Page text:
There is known to be a discrepancy between the amount of electrical and electronic equipment sold (put on the market) in the UK and the amount of WEEE reported as collected and treated. A widely cited explanation for this has been that a significant amount of activity related to EEE has not been reported.
Material Focus commissioned Anthesis Group, with the University of Lancaster, Repic and Valpak, to produce a consolidated picture of unreported WEEE collection and processing in the UK. The study was to characterise the types of undocumented collection and treatment of WEEE and quantify undocumented flows; and identify actors involved in unreported WEEE collection and treatment.
Researchers investigated 21 different flows that influence the recycling rate for WEEE. Taking 2017 as the baseline year, data was gathered through primary research (e.g. surveys and sampling), stakeholder engagement, mathematical modelling and by reviewing relevant literature.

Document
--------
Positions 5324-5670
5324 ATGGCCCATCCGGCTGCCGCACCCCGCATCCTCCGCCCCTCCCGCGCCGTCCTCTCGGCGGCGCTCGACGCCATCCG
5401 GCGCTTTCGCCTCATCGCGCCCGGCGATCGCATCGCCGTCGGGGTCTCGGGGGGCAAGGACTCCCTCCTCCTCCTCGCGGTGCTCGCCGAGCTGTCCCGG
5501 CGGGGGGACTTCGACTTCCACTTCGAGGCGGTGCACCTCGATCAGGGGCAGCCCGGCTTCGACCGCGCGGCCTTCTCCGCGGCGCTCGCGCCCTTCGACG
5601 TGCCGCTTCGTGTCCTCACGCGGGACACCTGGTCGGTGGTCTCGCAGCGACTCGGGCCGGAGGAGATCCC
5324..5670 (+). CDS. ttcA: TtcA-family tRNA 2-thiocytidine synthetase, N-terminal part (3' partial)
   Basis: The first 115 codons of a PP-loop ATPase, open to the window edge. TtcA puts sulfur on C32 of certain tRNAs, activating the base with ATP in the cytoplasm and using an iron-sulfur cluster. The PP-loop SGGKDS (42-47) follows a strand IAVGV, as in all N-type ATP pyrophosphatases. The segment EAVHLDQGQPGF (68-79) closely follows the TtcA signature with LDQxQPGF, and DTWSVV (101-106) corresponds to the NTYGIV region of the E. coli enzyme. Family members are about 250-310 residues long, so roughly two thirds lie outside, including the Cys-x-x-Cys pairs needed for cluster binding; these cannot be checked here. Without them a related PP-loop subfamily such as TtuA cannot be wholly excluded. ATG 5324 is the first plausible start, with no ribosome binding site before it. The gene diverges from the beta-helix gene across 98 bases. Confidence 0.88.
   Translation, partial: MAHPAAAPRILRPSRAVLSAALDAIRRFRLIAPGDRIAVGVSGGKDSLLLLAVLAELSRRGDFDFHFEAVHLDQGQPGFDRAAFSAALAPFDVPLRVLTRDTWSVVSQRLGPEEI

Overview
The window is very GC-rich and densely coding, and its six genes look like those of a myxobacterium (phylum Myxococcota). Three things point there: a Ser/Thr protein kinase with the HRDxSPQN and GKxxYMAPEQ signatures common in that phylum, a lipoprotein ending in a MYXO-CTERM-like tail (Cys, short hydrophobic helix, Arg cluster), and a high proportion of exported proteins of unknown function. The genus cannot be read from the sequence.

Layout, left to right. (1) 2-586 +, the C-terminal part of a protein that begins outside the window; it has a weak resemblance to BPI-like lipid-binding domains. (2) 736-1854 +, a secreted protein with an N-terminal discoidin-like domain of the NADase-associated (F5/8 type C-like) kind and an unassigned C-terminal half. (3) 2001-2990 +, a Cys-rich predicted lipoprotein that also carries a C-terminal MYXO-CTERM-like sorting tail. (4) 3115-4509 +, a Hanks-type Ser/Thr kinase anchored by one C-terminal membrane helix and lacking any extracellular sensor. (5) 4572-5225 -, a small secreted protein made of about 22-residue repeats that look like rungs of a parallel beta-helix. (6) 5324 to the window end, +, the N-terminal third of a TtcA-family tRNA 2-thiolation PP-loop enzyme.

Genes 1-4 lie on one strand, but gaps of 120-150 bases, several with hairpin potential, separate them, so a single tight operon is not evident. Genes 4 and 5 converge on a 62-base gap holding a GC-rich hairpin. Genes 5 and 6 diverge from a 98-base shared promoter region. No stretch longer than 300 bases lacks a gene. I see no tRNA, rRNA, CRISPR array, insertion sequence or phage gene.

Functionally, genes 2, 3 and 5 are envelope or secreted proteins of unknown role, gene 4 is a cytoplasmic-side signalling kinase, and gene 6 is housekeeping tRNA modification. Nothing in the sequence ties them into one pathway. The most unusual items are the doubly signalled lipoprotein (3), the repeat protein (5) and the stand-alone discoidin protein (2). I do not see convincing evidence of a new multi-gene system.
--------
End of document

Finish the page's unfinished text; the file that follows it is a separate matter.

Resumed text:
The report contains a detailed overview of findings, the approach taken and an assessment of the authors’ confidence in data sources, analysis and recommendations. Charts detail the weight of EEE / WEEE included in each flow and the types of equipment they contain.
The study indicates that, as suspected, reporting for the WEEE Directive does not capture the whole picture of EEE flows in the UK. Factors that contribute to the discrepancy include:
The study represents a more accurate evidence base than previously available. The findings will inform national recycling targets and prioritisation of policy initiatives that support a circular economy. It will also encourage appropriate disposal of electrical products.
The authors suggest that efforts to improve WEEE recycling rates should focus on residual, commercial and industrial (C&I) waste. It also suggests finding ways to improve access to unwanted products, or changing purchase and use models to target hoarded EEE and WEEE.
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Mark Sayers, Senior Consultant, Anthesis, & Dr Richard Peagam, Associate Director, Anthesis, July 2020. PDF, 159 pages.Download